'Ultimate ACC claim': Christchurch daredevil combines fireworks with Lime e-scooter
A would-be daredevil in Christchurch has celebrated Guy Fawkes by riding a Lime e-scooter with fireworks shooting off the back.
The explosive video, posted to Facebook page Limes in Weird Places, shows the man speeding down a quiet suburban street, sparks flying from the fireworks secured to the back of the e-scooter.
One person commented: "Fireworks mixed with lime scooters it's like the ultimate ACC claim".
Another person commented on the post saying the rider was one of the only people they had seen using a helmet. According to a witness, who wanted to remain anonymous, safety precautions were taken for the stunt.
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"I can tell you the guy doing it was wearing full fireproof race gear right down to balaclava and gloves and they had plenty of spotters around picking the right time," the witness said.
A Lime spokeswoman said the majority of users respected the scooters, which the company encouraged people to treat as if they were their own vehicle.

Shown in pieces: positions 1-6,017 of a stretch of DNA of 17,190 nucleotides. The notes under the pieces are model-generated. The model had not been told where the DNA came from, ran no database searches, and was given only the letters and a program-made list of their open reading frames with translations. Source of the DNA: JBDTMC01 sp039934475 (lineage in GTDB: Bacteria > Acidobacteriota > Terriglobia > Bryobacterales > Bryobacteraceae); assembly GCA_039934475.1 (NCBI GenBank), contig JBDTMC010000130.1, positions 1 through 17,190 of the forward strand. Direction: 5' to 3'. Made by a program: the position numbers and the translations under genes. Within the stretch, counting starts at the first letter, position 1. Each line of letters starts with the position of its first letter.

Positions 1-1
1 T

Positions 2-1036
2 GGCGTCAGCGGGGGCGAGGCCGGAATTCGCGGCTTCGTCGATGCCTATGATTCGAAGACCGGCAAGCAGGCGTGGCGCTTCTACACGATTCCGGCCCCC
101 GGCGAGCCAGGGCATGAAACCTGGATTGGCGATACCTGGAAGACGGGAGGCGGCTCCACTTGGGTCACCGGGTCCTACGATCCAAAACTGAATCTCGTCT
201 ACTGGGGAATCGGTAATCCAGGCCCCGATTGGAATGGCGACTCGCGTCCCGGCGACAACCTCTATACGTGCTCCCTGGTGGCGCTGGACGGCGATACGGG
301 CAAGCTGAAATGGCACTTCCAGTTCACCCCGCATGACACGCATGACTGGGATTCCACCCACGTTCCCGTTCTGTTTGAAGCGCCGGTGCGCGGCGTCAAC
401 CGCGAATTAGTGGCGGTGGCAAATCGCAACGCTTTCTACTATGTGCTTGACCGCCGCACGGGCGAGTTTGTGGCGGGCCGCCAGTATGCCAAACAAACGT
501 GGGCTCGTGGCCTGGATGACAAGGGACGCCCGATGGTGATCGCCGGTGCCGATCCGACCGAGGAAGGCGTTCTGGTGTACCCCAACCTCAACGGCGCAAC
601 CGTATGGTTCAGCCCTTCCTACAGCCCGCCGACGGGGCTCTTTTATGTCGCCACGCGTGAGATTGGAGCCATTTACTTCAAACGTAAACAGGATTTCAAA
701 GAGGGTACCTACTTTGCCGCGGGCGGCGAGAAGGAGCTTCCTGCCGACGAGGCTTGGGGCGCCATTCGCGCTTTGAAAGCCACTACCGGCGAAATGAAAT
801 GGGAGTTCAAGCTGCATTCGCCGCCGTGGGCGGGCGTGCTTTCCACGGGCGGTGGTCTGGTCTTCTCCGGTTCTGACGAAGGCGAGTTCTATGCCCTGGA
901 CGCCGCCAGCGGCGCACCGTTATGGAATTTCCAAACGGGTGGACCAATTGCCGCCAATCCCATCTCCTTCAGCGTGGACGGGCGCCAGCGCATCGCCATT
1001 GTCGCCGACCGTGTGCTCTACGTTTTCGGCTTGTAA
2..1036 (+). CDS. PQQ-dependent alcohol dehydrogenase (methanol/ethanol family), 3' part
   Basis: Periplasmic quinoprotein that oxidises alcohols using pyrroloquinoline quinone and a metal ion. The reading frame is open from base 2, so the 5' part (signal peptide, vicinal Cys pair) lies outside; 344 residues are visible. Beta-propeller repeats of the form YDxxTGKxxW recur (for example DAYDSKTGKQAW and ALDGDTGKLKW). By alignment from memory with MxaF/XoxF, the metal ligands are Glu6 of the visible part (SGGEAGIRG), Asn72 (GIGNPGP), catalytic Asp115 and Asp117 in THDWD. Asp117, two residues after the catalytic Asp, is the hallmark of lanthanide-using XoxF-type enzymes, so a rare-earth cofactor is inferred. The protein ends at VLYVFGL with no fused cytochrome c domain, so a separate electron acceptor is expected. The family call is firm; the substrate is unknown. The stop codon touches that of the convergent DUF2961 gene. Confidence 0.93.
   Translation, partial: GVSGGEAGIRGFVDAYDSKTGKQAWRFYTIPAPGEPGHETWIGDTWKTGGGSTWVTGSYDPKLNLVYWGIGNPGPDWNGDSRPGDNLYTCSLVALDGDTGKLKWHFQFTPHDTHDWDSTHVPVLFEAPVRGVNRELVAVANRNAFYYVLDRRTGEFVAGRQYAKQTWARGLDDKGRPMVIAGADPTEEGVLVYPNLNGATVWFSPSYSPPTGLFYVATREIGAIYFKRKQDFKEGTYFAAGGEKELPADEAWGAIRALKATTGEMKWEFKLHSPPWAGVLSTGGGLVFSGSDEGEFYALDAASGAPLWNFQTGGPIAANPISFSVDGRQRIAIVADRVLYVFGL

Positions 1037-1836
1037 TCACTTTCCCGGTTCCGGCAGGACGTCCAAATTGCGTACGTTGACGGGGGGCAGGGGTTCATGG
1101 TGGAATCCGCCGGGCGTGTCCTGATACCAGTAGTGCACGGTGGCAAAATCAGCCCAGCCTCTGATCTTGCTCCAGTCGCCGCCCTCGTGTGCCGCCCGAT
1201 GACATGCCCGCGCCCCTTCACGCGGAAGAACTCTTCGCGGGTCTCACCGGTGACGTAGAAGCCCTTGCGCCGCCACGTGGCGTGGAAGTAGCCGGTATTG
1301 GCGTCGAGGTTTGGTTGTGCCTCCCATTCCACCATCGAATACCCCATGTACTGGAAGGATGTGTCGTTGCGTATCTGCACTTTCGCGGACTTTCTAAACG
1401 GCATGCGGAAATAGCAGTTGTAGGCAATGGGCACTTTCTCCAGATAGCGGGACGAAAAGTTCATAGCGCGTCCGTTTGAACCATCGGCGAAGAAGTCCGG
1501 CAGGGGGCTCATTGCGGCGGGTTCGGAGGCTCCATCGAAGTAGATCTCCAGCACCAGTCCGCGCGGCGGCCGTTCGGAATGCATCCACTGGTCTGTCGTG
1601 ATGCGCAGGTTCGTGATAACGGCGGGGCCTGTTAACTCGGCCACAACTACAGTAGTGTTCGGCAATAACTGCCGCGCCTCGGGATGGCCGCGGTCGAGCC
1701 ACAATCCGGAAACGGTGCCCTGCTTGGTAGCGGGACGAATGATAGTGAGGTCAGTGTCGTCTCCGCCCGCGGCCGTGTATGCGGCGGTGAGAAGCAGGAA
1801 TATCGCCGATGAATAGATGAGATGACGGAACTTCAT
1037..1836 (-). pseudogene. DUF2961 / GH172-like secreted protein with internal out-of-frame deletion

"Pages like 'Limes in Weird Places' exist because cases like these are uncommon, with less than 1 per cent of the scooters in our global fleet subjected to vandalism," she said.
Lime this week announced a new campaign to encourage people to ride responsibly and safely, including giving out free helmets to a limited number of people that signed a "respect the ride" pledge.
Fire and Emergency New Zealand (FENZ) fire risk management officer Wayne Hamilton said it was disappointing to see fireworks used in such a manner.
"This practical stunt could have ended badly with serious injuries. FENZ wants to remind the public when using fireworks to operate them safely and with maturity," he said.
Lime, a United States company which has attracted investment from Uber and Google Ventures, launched in New Zealand last month, rolling out hundreds of e-scooters in Auckland and Christchurch.
The scooters, which can be used on the footpath or road, have a top speed of 27kmh and a 48km range. Riders must be 18-years-old to use them, and a helmet is recommended, but not required.
Since the launch, there has been extensive discussion about safety issues and injuries. There have been 57 ACC claims for injuries associated with e-scooters in Auckland and 32 in Christchurch since October 14.
Lacerations and puncture injuries made up the largest diagnosis group, followed by soft tissue injuries, including sprains and strains. There was a total of 171 claims associated with fireworks last year.
ACC senior injury prevention specialist Kirsten Malpas said e-scooters were an innovative solution to modern commuting challenges.
"Wearing a helmet, limiting speed, keeping to road rules are the best ways to keep safe," she said.